總有一次不想丟掉 / 太容易丟掉 || Don’t want to lose it this time / It’s too easy to lose
踢 (tek), 踢拖 (tek to), flip flop, 啪嗒啪嗒 (pakdap pakdap). Hazel Chen’s short poem, translated by Aaris Woo, brings outs the acoustic properties of the slipper in Cantonese while connecting fragments of daily life in Hong Kong. In this lyrical collage of the quotidian, an urgency underlies the loss of something mundane. A flip flop goes missing during a crackdown at a political demonstration but the speaker, refusing to let it go, insists on finding and protecting it.
In the first installment of the Transpacific Literary Project’s Slipper folio, this everyday item that fuels kicking and noise making is vital for the survival of a community.
Check back over the next two weeks to read more from the Slipper folio. And add oil, Hongkongers 香港人加油!
A cool night,
That lazy sound,
“How about the other one? Where did it go?”
He lost her.
The spindle of time twirls…
Down into the faded youth of the South,
Even the youngsters in great hues of red and green,
Have been dyed with the pale tint of melancholy.
Why did they kick at one another?
She’d lost a shoe while running.
The slender ankles of young girl,
Had tread moonlight into pieces, as well as his heart.
Later, she became someone’s mother,
One who could so indifferently take off a shoe,
From its heel,
And fiercely attack,
A cockroach, small and flying.
Another night, another shoe, another blood.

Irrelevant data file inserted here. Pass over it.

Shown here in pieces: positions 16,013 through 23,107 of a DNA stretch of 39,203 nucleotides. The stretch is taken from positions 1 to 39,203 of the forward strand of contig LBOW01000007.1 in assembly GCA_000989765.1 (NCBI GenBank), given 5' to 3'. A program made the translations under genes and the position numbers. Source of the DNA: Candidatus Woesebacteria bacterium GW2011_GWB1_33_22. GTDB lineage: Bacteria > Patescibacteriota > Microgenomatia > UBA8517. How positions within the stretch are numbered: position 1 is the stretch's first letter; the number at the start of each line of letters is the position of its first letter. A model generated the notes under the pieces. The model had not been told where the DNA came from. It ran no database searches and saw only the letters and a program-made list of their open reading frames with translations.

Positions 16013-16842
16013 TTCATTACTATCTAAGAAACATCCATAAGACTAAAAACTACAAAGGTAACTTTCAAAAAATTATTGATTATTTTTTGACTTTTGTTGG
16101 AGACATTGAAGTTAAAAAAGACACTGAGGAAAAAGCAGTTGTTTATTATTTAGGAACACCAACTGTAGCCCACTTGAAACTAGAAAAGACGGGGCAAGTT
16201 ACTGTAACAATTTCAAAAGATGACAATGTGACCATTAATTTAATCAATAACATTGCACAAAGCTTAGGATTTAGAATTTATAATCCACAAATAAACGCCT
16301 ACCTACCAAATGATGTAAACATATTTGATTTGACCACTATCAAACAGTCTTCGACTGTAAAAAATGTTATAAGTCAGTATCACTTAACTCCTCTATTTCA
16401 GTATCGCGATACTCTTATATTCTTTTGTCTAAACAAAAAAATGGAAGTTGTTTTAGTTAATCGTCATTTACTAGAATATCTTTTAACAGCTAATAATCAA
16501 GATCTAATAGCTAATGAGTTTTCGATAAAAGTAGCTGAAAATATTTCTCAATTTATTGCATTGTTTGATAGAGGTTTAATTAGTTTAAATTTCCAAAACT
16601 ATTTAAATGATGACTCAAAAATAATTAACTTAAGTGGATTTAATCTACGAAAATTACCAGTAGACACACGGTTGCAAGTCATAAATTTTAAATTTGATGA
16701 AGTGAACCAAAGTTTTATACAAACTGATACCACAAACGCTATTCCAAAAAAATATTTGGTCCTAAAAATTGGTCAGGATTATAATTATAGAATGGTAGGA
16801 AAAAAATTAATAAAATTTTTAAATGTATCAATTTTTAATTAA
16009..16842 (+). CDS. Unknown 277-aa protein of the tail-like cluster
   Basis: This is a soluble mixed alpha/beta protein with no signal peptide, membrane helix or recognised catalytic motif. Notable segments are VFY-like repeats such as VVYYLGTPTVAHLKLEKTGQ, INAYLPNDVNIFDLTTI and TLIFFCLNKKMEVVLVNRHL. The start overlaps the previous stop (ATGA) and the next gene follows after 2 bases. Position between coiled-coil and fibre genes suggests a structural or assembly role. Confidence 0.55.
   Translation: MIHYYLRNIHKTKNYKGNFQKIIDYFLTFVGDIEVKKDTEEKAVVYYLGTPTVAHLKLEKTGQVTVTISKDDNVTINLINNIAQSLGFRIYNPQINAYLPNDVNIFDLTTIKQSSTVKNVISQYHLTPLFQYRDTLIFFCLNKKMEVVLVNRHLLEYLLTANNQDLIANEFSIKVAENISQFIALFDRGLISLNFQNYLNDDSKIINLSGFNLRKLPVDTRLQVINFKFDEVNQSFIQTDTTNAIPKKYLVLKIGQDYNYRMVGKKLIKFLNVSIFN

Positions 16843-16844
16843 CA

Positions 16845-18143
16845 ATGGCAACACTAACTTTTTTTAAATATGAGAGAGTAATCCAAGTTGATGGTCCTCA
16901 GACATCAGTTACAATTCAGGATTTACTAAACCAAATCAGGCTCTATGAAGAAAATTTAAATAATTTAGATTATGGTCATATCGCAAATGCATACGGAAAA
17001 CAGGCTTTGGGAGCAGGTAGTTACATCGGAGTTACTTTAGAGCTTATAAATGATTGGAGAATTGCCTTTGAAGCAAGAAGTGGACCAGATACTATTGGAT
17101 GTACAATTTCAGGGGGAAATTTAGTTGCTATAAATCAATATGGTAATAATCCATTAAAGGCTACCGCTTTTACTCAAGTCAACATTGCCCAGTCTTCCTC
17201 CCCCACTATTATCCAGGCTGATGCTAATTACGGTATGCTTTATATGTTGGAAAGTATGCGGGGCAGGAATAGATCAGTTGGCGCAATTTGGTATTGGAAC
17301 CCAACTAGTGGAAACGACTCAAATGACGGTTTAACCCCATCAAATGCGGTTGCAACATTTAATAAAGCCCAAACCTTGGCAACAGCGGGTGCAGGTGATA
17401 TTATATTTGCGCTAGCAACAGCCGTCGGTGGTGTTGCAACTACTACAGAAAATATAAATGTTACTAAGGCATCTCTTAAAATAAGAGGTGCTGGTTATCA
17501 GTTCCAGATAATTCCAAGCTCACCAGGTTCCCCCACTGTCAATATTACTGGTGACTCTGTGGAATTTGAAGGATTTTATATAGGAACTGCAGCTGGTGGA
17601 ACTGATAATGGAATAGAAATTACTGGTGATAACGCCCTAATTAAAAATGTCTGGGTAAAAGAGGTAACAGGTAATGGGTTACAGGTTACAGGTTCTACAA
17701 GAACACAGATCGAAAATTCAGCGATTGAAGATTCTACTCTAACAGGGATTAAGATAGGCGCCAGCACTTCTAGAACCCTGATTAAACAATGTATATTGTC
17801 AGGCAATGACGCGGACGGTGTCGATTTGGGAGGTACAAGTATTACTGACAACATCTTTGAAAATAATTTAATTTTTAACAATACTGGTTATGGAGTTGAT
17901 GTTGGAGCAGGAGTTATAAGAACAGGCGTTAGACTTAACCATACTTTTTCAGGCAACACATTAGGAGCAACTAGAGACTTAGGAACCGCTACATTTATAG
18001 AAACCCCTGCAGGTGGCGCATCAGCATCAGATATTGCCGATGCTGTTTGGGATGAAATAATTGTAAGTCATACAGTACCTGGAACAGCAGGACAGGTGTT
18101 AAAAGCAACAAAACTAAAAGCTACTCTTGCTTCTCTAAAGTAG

“It’s only lost,” he thought,
Those corpses unidentifiable beyond recognition,
And those life-defining women’s feet.
Even later, on that summer day with a yellow umbrella,
Torrential rain swept over the city.
Their tents were destroyed while they dreamt.
So they picked up the pace, running on asphalt,
Oh, no, oh, no—dropped a shoe.
“What’s lost is lost,” sounded out a desolate voice.
Dead bodies strewn everywhere under the incandescent light.
A step and then another slowly forward, but he looked back.
“Only a flip-flop. Is it worth it?”
Don’t want to lose it this time,
It’s too easy to lose,
That easily obtainable everyday, the privilege of pompously casting off flip-flops.
It’s also for the graceful, rash, and kitschy her, the one who wears gold and silver together but would still bring out a bowl of noodles in the depth of night.
It’s still one’s own foot and one’s own road,
Wanting to pak-daap, pak-daap,
To carry on with this firm sound.
With love, with a flip-flop—with everything.